wildlife

Before we were tamed

“fox tracks” is 11×14, painted with sumi ink and Japanese watercolors on paper. It is also available as  a card reading “happy birthday, bright spirit.”  © 2015 Annette Makino

“fox tracks” is 11×14, painted with sumi ink and Japanese watercolors on paper. It is also available as a card reading “happy birthday, bright spirit.” © 2015 Annette Makino

For the past twenty years, my family and I have lived in the country on the side of a redwood-covered hill. In the morning the woods fill with bird conversations, and we often glimpse deer and foxes wandering past our house.

A raccoon that hung around our compost pile got nicknamed Deke, short for “decomposition.” But when “he” showed up one day trailing four fluffy baby raccoons, we had to rename her Delilah. Because we don’t have the heart to chase them off, Delilah and her grown children have grown quite comfortable strolling past our windows and staring at us curiously.

watchful eyes . . .
bit by bit the wild raccoon
tames us

Living among all this wildlife has gotten me thinking about humans’ connection with nature: what we’ve forgotten, what we can learn, and what we know deep down. At a time when human activity is pervading every corner of the planet, from the deepest oceans to near space, I’m wondering what it means to be wild.

fox tracks . . .
who were we before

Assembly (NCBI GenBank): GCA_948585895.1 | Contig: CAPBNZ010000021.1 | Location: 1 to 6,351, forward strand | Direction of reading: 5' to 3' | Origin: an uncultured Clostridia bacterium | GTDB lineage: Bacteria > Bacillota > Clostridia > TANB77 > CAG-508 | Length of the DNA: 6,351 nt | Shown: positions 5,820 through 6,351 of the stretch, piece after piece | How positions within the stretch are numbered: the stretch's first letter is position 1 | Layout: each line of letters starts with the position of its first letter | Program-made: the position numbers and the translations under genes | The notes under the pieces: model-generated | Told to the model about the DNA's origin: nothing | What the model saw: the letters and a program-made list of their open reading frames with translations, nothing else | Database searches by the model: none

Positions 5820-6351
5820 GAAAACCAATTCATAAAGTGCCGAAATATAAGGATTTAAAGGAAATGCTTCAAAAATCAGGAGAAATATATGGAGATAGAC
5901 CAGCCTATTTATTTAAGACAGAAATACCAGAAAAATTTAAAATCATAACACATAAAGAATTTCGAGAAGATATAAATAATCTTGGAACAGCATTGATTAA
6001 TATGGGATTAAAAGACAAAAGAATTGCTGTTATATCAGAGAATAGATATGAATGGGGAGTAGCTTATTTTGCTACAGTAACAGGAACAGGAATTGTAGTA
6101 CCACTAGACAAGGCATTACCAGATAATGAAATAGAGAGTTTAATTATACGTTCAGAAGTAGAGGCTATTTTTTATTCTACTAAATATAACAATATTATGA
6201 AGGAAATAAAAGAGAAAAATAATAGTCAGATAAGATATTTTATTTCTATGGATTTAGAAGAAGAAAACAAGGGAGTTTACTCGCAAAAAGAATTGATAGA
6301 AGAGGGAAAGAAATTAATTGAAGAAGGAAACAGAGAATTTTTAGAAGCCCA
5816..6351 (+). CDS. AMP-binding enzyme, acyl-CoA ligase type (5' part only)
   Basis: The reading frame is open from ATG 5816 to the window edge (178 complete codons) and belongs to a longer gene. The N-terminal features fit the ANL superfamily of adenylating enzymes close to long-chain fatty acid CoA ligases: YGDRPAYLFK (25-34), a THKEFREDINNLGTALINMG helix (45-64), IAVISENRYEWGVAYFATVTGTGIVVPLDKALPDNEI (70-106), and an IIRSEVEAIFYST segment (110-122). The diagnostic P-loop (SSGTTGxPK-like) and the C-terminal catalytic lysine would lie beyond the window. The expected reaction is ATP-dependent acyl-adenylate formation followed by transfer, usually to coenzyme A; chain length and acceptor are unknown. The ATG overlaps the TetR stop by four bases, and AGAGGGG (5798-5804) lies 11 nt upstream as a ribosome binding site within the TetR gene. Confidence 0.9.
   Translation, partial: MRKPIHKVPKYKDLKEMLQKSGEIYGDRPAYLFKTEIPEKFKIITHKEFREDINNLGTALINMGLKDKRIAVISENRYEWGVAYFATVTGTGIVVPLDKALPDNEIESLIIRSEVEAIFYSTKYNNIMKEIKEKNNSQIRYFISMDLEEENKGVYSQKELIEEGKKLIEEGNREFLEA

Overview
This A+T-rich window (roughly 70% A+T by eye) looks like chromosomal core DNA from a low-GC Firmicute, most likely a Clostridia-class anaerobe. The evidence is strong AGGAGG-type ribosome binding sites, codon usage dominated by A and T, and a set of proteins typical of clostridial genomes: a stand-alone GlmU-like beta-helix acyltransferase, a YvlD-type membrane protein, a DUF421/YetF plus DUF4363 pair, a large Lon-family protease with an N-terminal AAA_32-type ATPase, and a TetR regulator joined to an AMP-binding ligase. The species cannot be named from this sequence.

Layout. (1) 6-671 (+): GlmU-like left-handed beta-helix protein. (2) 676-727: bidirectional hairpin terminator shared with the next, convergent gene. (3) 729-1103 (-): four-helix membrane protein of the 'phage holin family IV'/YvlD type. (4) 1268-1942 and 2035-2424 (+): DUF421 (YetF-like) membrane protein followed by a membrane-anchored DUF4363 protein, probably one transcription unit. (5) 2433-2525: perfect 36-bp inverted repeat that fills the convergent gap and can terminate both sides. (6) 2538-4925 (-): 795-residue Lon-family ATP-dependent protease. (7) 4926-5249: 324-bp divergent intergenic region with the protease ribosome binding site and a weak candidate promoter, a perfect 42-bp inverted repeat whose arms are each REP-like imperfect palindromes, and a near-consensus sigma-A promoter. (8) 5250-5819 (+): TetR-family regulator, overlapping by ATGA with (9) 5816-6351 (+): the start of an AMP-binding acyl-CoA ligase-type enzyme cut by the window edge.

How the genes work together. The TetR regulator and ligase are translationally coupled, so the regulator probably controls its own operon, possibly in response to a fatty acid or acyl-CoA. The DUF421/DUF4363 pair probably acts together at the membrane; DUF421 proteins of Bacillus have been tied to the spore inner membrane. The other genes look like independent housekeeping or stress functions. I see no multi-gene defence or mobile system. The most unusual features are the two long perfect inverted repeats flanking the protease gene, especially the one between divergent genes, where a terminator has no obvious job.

we were tamed?

“love from the gang” is 11×14, painted with sumi ink and Japanese watercolors on paper. It is also available as  a card reading “love from the gang.”  © 2015 Annette Makino

“love from the gang” is 11×14, painted with sumi ink and Japanese watercolors on paper. It is also available as a card reading “love from the gang.” © 2015 Annette Makino

Despite our complex civilizations and sophisticated technologies, we humans share 90% of our DNA with mice. How different are we really from Delilah and her children?

With such questions in the back of my mind, this spring I painted a series featuring our woodland neighbors and some of the natural places around Humboldt County.

chigger bites
my finger traces
the wilderness map

The road to our house runs along a lovely little stream shaded by redwoods, alders and maples. But if you look closely, you can find chunks of styrofoam hidden in an old-growth redwood stump. Old appliances and bags of contaminated soil from marijuana grows are dumped just above the stream bed.

Though humans are supposed to be the most advanced species on the planet, ours is the only one foolish enough to destroy its own habitat. Can we remember how to live in balance before it’s too late? Can we regain the common sense of the common field mouse? Perhaps by the simple act of spending more time in nature, walking, watching and listening, we can start to feel our wild hearts again.